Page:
'A pile of fruit and lots of coffee. Now.' - Macleans.ca

‘A pile of fruit and lots of coffee. Now.’


After endorsements from both my editor in Toronto and Wells, I finally got around to watching The Thick of It, BBC’s political satire of four years ago (and now a major motion picture).

The first episode involves a cabinet minister being fired and his successor coming up with a new policy all on his own. Canadian viewers may find both such occurrences off-putting, but apparently things like this really do happen in other Western democracies.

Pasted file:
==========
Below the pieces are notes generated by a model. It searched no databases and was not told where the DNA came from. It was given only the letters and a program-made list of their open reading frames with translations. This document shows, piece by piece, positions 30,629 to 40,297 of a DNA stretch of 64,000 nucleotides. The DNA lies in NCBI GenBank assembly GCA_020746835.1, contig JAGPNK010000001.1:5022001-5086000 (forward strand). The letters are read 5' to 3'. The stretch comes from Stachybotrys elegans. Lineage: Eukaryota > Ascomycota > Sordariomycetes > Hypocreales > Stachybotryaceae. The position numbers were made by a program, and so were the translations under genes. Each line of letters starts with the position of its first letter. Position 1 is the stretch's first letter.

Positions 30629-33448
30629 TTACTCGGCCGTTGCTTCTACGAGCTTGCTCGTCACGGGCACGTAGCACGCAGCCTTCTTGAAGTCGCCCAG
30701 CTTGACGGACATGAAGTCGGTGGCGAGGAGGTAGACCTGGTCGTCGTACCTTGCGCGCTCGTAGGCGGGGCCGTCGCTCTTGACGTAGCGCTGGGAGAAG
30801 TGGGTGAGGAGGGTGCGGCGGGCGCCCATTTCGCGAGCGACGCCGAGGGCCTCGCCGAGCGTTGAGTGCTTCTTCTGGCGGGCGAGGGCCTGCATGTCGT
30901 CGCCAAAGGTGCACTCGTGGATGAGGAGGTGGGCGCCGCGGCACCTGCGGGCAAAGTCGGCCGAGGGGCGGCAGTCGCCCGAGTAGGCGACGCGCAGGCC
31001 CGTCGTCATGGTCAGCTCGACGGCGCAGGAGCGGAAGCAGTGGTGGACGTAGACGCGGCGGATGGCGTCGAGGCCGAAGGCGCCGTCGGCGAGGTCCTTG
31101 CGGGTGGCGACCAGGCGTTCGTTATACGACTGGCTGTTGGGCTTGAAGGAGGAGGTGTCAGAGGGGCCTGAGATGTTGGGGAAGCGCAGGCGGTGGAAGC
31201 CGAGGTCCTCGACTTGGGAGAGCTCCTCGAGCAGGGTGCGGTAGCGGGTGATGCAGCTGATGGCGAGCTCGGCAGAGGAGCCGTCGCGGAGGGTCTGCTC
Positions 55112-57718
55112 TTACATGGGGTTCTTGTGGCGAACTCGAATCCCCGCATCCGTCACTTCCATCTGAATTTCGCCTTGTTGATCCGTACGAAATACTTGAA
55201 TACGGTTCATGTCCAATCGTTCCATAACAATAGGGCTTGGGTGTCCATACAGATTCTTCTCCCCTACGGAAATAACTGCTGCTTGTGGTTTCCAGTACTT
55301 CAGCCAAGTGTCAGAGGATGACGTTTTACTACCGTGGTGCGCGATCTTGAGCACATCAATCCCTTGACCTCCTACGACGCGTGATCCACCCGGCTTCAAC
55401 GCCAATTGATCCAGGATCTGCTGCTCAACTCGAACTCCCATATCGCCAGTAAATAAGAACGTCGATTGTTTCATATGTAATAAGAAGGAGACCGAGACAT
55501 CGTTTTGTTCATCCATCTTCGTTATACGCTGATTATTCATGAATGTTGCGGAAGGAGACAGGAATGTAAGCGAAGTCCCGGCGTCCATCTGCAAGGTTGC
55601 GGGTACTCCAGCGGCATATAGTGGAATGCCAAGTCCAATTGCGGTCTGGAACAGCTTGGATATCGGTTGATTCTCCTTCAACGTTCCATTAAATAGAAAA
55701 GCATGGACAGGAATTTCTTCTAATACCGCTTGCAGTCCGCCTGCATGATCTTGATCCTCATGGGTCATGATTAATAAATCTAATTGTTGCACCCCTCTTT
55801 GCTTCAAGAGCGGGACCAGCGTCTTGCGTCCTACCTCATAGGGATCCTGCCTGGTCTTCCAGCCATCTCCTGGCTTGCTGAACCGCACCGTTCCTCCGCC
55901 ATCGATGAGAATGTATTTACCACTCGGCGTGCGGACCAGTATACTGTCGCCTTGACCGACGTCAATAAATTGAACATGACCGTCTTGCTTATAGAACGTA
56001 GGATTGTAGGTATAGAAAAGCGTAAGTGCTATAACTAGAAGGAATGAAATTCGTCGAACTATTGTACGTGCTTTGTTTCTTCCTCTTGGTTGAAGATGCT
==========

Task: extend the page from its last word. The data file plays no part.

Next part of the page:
Episode one, in three parts, here, here and here. Warning: Clips involve adult language and funny British sayings.


‘A pile of fruit and lots of coffee. Now.’

  1. Thanks, Aaron. That was fantastic. The CBC should do something like that on Canadian politics.

    • They did, it was called Not My Department.

      BTW, whatever happened to intellectual property rights? Has Rogers thrown in the towel?

  2. Yes, (Prime) Minister still rocks today.

  3. You call that 'adult' language… I would say rather 'juvenile' language. Couldn't watch much of it.

  4. "These people terrify me, but iam one of them. If they stab me in the back…"
    John Le carre, The Honourable School boy.

    Only the Brits can make stuff like this plausible. Frankly it terrified me.